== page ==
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University of Oklahoma opens new Advanced Manufacturing Lab to support Military and Aerospace

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Inauguration of Sooner Advanced Manufacturing Lab
Inauguration of Sooner Advanced Manufacturing Lab/Source: University of Oklahoma

The University of Oklahoma (OU) has opened the Sooner Advanced Manufacturing Lab, which employs metal 3D printers and other technology to aid in the production of aircraft parts and research to support military and industrial aerospace partners, particularly in Oklahoma.

The 5,000-square-foot lab — formerly home to a pipe organ institute — held its official opening ceremony on Tuesday in a nondescript building next to a convenience store in north Norman. The lab serves as a collaborative space for faculty and students from the University of Oklahoma’s Gallogly College of Engineering and the Oklahoma Aerospace Defence Innovation Institute (OADII).

Sooner Advanced Manufacturing Lab

(Left to right) John Auld - Retired Air Force officer, Chris Billings - Research assistant engineering professor, Zahed Siddique - OU's engineering college's assistant dean for research and Yingtao Liu - chairman of the graduate programs in OU
(Left to right) John Auld – Retired Air Force officer, Chris Billings – Research assistant engineering professor, Zahed Siddique – OU’s engineering college’s assistant dean for research and Yingtao Liu – chairman of the graduate programs in OU/Source: University of Oklahoma

The Sooner advanced manufacturing lab is an OU hub for “additive manufacturing,” which is a computer-controlled process that deposits materials layer by layer to create three-dimensional objects. Although additive manufacturing can use any material, the 3D printers at the OU lab will specialise in titanium and stainless steel objects.

According to John Auld, a retired Air Force officer who’s the lab’s site director and the innovation institute’s project manager, “It’s a big step forward in capability. It’s integrating multiple departments from within OU. You have computer scientists, you’ve got industrial systems engineers, you have aerospace and mechanical engineers, electrical engineers — and that’s not the whole list. We’ll continue to see what grows as we move forward and the research opportunities out there as more folks get involved.”

“The idea for such a facility began about five years ago and received support from throughout the university. The whole university recognized how important additive manufacturing can be and the broader impacts it could bring to this entire community. We could not make this happen by ourselves.”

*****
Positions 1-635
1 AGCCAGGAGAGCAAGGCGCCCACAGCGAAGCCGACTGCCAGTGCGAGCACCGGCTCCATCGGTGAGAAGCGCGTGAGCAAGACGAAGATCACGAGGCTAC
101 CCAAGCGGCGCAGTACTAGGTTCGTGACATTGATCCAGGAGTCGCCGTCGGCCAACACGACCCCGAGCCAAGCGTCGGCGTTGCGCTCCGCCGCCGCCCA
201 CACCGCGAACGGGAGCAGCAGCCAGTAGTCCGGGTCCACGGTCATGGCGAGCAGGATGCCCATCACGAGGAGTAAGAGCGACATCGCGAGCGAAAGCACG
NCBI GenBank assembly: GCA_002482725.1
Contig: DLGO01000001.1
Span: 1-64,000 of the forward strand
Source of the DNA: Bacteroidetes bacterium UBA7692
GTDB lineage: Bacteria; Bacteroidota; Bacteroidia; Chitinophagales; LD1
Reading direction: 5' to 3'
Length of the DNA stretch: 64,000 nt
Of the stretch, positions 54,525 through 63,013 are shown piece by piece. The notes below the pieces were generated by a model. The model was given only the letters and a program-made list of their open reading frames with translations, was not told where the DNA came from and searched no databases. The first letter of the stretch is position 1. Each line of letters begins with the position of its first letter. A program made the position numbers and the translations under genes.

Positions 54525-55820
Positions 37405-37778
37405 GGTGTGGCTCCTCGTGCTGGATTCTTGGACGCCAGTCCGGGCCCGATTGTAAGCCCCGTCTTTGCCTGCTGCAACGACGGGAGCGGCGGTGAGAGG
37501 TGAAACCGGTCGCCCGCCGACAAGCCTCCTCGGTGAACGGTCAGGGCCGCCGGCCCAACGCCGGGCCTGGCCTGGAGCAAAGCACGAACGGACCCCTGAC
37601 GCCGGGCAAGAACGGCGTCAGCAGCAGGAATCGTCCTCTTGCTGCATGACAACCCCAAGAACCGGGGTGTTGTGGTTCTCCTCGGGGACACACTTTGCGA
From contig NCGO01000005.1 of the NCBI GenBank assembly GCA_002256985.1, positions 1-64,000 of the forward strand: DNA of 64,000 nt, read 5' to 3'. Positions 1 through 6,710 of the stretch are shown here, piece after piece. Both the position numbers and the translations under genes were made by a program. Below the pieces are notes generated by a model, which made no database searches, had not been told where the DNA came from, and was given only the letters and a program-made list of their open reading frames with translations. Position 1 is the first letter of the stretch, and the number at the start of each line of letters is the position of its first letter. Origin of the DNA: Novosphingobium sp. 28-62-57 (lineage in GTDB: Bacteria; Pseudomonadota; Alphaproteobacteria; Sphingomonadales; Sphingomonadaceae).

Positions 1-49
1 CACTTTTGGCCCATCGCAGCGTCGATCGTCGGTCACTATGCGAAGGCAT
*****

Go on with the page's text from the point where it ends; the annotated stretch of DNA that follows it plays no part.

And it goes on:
– Yingtao Liu, the chairman of the graduate programs in OU’s School of Aerospace and Mechanical Engineering

The lab’s focal point is a pair of GE M2 Series 5 Metal 3D printers, one of which prints items in titanium and the other in stainless steel. According to Chris Billings, a research assistant engineering professor, the printers, which cost about $1.3 million each, are housed in a climate-controlled room within the lab and are outfitted with hundreds of sensors that would be impractical to use in a production environment. These sensors enable researchers to precisely determine an object’s required specifications and to meet the stringent requirements of the highly regulated military and aerospace industries.

Supporting Military and Aerospace

The lab also has cross-cutting equipment for testing parts, digital twin, CADD modelling, precision cutting and polishing, and other tasks.

Billings added, “We can mirror production, but our main focus is research. We have hundreds of sensors throughout, to find the best way to optimize production, whether that be safety, output or final part tolerance. We can figure out all of the issues that happen in production in additive manufacturing and then go to our partners, like the Air Force, and say, ‘We’ve done all this testing in a lab that’s very similar to yours, and here’s what you can take over to your lab and make it work.’”

According to Auld, this saves the lab’s partners both time and money. OU researchers, for example, can assist in reverse engineering and creating parts for old military aircraft for which original drawings or design specifications may no longer be available. According to him, this will allow those planes to remain in service for a longer period of time.

While much of the lab’s current work will focus on military applications — one of its primary partners is nearby Tinker Air Force Base — the technology developed in the lab could be used in other research areas, such as the energy or biomedical industries, according to Zahed Siddique, OU’s engineering college’s assistant dean for research.

“This is just the start,” Siddique said. “We started with these two specific ones because of what our partners wanted to do. The next phase is going to vendors and other manufacturers and looking at a broader application.”


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Abhimanyu Chavan is the founder of Manufactur3D Magazine. He writes on Additive Manufacturing technology, interviews industry leaders, shares industry insights, and expresses his thoughts on the latest developments in the industry. You can follow him on LinkedIn, Twitter and Instagram.
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